Atiliai Brown now wonders how she can ever explain to her daughter that her father was gunned down just days before she was born.
"No words can ever describe how I felt, or continually feel, since the 10th of March," she said.
Her husband, Arthur Brown, was murdered outside a group of shops on Vine St in Māngere at about 12.45am that early Autumn day.
Through tears and holding her baby daughter, she spoke to a packed and emotional courtroom in the High Court at Auckland this afternoon as the man who killed the love of her life was imprisoned for the rest of his.
Semi Pilitati, 21, could have been ordered to serve his time without parole because it was his second strike offence, but Justice Ailsa Duffy said the killer had shown remorse and insight.
She instead gave him a non-parole period of 10 years.
During the hearing, Pilitati, who had pleaded guilty, turned to Atiliai and her family and said he was "deeply sorry for taking your loved one away from you".
"I know that an apology and a jail sentence will never be enough for the pain that I have caused."
On the night her husband was murdered, Atiliai remembered a still connected phone call with the 26-year-old, whom she had married just a few weeks earlier.
It was all the hope she had that somehow the man affectionately known as Afa was still breathing.
"Hoping he would say 'my wife'," Atiliai said. "I didn't want to end the phone call even though I had a feeling he wasn't on the other end."
She then made her way to Vine St - not far from her family home.
"I recall standing at the scene just moments after hearing a gunshot," she said. "I was lost and felt my world had come to an end."
She was in complete disbelief, before her emotions turned to anger.
Just four days after her husband's murder she gave birth to their first child.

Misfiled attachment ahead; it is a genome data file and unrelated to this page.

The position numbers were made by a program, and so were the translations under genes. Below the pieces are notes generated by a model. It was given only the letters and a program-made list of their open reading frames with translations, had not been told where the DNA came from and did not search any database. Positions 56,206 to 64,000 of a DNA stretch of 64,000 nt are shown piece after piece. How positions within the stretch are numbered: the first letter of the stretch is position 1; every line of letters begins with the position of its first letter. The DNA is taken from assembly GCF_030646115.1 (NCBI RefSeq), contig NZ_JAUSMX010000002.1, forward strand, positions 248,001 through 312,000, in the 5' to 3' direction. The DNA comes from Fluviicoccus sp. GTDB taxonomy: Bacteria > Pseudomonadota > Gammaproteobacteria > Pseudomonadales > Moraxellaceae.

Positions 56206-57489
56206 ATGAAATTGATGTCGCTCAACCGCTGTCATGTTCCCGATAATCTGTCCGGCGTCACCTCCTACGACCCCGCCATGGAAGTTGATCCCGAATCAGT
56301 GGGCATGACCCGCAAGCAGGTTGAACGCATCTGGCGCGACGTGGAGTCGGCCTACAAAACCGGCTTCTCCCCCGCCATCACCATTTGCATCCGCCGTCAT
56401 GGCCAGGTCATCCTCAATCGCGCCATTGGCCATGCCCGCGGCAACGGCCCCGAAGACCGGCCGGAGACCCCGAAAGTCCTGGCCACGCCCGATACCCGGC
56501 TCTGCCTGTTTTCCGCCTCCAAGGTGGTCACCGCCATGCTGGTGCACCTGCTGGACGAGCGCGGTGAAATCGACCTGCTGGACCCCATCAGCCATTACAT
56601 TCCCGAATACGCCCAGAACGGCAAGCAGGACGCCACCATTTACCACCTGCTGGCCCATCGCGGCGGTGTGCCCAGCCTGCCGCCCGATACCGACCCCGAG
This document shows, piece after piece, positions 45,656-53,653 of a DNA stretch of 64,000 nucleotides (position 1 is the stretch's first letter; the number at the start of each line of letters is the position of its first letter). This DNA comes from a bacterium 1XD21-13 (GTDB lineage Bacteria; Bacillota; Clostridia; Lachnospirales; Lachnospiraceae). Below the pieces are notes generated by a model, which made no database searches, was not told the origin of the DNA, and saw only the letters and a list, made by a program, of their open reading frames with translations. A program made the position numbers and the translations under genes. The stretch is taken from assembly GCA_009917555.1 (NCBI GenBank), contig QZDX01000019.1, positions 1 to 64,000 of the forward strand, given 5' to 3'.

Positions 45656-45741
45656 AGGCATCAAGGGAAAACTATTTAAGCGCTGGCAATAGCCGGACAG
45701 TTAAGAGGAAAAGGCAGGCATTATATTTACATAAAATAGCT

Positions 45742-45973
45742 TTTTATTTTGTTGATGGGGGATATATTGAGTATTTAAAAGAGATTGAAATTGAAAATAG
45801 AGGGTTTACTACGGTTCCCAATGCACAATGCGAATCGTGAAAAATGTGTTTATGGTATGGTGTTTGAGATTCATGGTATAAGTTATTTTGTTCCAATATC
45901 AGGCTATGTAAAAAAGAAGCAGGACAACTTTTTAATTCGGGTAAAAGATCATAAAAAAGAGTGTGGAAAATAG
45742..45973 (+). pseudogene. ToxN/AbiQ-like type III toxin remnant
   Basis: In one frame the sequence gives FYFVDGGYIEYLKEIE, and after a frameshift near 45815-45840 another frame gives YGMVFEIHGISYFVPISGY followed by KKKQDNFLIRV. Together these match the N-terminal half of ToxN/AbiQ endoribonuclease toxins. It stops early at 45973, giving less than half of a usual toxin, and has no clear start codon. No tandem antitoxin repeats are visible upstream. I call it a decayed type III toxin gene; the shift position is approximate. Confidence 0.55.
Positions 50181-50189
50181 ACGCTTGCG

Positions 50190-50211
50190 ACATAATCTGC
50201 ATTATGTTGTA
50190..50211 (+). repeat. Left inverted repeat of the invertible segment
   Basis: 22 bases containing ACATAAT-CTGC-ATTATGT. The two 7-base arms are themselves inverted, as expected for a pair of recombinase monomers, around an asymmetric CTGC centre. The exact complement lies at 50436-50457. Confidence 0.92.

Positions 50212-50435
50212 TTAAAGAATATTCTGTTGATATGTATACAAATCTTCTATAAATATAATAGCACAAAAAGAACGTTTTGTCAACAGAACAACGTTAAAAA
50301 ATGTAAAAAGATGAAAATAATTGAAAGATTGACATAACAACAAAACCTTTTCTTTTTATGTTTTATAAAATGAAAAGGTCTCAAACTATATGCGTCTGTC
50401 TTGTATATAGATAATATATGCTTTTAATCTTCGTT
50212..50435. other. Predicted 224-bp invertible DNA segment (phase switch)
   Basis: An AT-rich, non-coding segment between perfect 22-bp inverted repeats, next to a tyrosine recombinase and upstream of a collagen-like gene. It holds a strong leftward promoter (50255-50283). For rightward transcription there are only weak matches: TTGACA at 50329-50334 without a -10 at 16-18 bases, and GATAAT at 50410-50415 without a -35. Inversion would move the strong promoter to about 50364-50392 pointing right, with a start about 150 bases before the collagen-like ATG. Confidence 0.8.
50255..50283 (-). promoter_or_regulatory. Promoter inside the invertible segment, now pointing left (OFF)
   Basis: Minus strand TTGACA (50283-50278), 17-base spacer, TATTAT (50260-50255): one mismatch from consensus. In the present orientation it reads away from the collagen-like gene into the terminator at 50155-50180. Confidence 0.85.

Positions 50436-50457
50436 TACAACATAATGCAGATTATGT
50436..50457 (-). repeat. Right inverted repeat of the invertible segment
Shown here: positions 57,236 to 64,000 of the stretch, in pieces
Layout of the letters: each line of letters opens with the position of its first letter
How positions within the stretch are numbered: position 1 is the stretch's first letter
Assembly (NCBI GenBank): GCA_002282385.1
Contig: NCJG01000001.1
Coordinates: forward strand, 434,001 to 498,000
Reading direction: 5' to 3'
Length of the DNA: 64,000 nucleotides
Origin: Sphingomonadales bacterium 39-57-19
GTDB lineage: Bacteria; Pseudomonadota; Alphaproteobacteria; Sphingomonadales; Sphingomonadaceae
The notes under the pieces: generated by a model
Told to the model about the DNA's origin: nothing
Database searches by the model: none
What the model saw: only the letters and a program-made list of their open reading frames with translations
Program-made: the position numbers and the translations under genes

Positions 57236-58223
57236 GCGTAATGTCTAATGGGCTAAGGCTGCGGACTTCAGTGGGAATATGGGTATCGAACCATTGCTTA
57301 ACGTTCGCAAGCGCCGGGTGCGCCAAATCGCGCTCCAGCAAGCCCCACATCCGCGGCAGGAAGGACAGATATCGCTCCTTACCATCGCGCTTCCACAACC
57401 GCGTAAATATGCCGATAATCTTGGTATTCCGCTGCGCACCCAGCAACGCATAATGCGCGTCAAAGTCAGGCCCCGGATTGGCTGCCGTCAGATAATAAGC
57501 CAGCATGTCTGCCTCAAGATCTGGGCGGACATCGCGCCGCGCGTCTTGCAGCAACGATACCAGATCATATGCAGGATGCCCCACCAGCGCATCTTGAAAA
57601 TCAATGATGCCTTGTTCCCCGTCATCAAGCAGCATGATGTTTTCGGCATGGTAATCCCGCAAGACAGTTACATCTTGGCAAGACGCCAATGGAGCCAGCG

"All my daughter has of her father are stories, photos and the memories of his family and friends."
Now Atiliai said she is traumatised by flashbacks from the last time she heard his voice to the gunshots that rang out in the South Auckland neighbourhood "now in fear".
"If only I had known, I would have done everything possible to keep my husband alive."
Telling her mother-in-law, Lisa Brown, that she had lost her only son only added to Atiliai's grief.
"We had so many things planned to do together and for our future," Atiliai said, adding her happiness was ripped away because of an act of stupidity.
Arthur had been released from prison just nine months prior to his murder but was described as a family orientated person and gentle soul.
"What I once upon a time called home is now the place my husband took his last breaths," Atiliai said of Māngere. "I can never leave because it is my home."
Lisa said she was in such shock after learning of her son's death that she refused to believe what police were telling her.
"In my shock I thought that you were alive," she said in her victim impact statement. "The police officer said you had gone, I did not accept it."
She recalled driving to Vine St where her boy's body was still lying, but police said she couldn't see him because there was "too much blood".
"I often go to the shop where he died and put flowers there," Lisa said. "Arthur is always with me, I loved him very much, now I never stop crying."
The father-to-be was "so excited about his wife's pregnancy", Lisa said.
"They knew they were having a daughter ... My family have all been shattered by his death."